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Music Licensing Success Case Study: Steve Dodd

[ 2 ] February 4, 2013 |

Dodd

I recently interviewed Steve Dodd, a musician based out of Calgary who’s had  a lot of success with TV and Film placements.  As more and more artists want to get into this world, I thought it would be cool to get an insider’s perspective on how it works and how he got into the game.  It’s lengthy but informative!!  Classic tale of working hard and being in the right place at the right time…

Enjoy!

Enter Steve…

What’s Your Story?

I’m 42. I spent the 90′s on the road playing guitar for rock and metal bands, with Saskatoon as home. I had a blast, but after some years went by, I began to notice that a lot of the musicians we would regularly run into on the road were broke and getting run down and looking older.

As my 20′s were ending it occured to me that I’d better think of ways to keep playing music as a career because the road might not provide the career fulfillment I  want.  I went to an audio college in Ohio ( happy wave to any Recording Workshop grads out there) and set out buying my own recording gear and recording every band I could find in every garage or basement in Saskatoon.

After ruining  30 or so albums for people, my girlfriend (now my wife) and I moved to Calgary in 2003, where I worked at a music store. One day, one of the guys in the music store tells me he’s got this TV audio gig that he’s sick of because it’s tiring him out. I tell him “I’ll take it.”

For a year I woke up at 3AM, got downtown to CityTV, mixed the morning show, drove to the music store (changing clothes in the car), worked 8 hours, drove back to CityTV to mix an evening entertainment show, home by 11PM. Repeat.

Eventually I got on with CTV and spent 5 years mixing tv audio. News, etc. Was it music? No. But at least I was doing something I went to school for. During this time, I had decided I wanted to be a composer. The easiest part of my years playing in bands was writing music. I was always one of the musical idea guys in my bands, and I never seemed to run out of them. I thought it would be cool to be the guy writing (and recording) the music of tv and film.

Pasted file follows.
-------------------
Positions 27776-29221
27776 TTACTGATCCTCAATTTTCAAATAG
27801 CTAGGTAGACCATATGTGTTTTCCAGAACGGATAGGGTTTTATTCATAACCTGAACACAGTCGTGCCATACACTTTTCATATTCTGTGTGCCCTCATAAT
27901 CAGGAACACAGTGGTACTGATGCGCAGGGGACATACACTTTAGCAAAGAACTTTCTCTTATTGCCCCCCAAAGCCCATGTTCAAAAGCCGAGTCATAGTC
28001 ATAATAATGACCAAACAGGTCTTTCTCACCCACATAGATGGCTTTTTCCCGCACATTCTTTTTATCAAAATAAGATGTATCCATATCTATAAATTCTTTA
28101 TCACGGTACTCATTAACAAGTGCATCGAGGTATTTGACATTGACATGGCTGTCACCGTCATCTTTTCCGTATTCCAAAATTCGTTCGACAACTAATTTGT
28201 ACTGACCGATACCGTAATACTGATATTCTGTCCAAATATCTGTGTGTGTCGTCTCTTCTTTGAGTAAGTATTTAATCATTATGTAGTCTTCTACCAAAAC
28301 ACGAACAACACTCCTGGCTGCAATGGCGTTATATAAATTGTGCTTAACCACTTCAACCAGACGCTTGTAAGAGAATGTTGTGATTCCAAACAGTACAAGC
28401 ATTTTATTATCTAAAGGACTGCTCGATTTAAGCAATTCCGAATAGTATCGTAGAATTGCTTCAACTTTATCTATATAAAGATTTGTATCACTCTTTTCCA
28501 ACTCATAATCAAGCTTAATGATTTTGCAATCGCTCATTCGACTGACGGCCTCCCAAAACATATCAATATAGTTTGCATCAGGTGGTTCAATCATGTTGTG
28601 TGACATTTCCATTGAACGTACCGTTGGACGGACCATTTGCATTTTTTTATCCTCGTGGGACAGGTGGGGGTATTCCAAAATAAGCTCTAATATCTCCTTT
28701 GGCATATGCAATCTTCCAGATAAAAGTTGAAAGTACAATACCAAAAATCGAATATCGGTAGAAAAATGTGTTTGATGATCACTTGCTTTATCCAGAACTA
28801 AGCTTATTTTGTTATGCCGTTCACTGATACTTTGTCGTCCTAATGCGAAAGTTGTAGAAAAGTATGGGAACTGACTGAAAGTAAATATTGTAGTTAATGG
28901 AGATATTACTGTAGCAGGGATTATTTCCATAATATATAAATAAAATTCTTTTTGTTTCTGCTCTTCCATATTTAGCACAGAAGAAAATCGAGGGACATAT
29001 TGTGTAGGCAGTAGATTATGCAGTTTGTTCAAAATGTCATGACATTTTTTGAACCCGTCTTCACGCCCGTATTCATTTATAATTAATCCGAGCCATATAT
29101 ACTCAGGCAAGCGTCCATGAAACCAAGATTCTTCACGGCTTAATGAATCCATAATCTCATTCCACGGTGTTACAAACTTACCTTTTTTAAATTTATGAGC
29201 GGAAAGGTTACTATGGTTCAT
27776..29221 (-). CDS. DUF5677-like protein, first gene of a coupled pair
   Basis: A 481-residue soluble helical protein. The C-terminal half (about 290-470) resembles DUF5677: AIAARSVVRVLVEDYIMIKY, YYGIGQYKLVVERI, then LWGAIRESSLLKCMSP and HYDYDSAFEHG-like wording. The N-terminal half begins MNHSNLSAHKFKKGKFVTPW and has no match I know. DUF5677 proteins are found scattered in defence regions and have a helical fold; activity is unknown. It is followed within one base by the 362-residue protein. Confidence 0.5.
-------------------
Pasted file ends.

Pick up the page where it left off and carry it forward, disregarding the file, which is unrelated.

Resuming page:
So I decided that instead of finding a band here in Calgary (I’d spent half my life in bands by this point – I was happy to take a break) I would start writing music that would make sense for film. I would make up challenges for myself: “synth heavy dance floor club – shaking music” one night, “sensitive string chamber quartet” the next, ” country hoe-down” another night… this was an exercise – that maybe nobody would ever hear – me just constantly working on something, playing and programming all the instruments.

Before I knew it I had a pretty good sounding demo, so I began knocking on production studio doors. Any multimedia company, post house, music studio… saying hi and drinking their coffee. I began supplying some production companies music for tv shows like A&E Biography, Inside Hollywood, Hollywood’s 10 Best, etc. etc. and writing music for clients at The Beach Advanced Audio here in Calgary.

Eventually a friend connected me to my publisher in L.A. who supplies music supervisors at MTV, Lifetime, HBO, etc. Jersey Shore, Keeping Up With The Kardashians, Married to Jonas, Catfish, Punk’d, Mob Wives, Ridiculousness, The Theo Fleury Story and Supernanny are among the shows using my music.

How did you get your first licensing gig?

I did a friend a favour – He needed a song demo’d for inclusion in a film. The same publisher asked him for more, and he introduced us. This publisher would ask me for 2 of something; I’d give him 5. If he mentioned something in passing “… if you ever want to write some electronic pop…” and boom I’d have 3 for him 2 days later. I kept over – delivering until he came to rely on me a bit for certain pieces and shows. I got to meet him face to face for dinner and a very insightful discussion when I went to Los Angeles a while back.

What are music supervisors/creative directors looking for?

Generally they are looking for a few key things – some of these are within your control and others are not. They generally want the piece of music to “get to the point” rather quickly – no 2 minute intros here or slow reveals – those are for your solo record! Keep harsh sounds to a minimum – icepick guitars or super-high screechy strings are always a bad idea.

Songs I submit end up sort of like this: Part (A) with basic rhythm section and main melody, Part (B) Complimentary part, similar instrumentation in a key relative to Part (A), A breakdown – maybe kick, shaker, bass, and keys playing main motif, then end the whole thing with Part A really big, adding more instrumentation.

Keep “soloing” to a minimum, unless it’s the song melody. And don’t fade it out!! Editors LOVE what we call a “button ending” that ends with a stop. Boom. Watch shows – editors cut to that all the time.  This way, the composition gives video editors a nice choice of 4 different sounding music parts for 4 different scenes, but none of them venturing too far from each other. The trick to writing this is the mindset of “If they dig Part A, let’s not kill the mood by straying too far with Part B”, etc.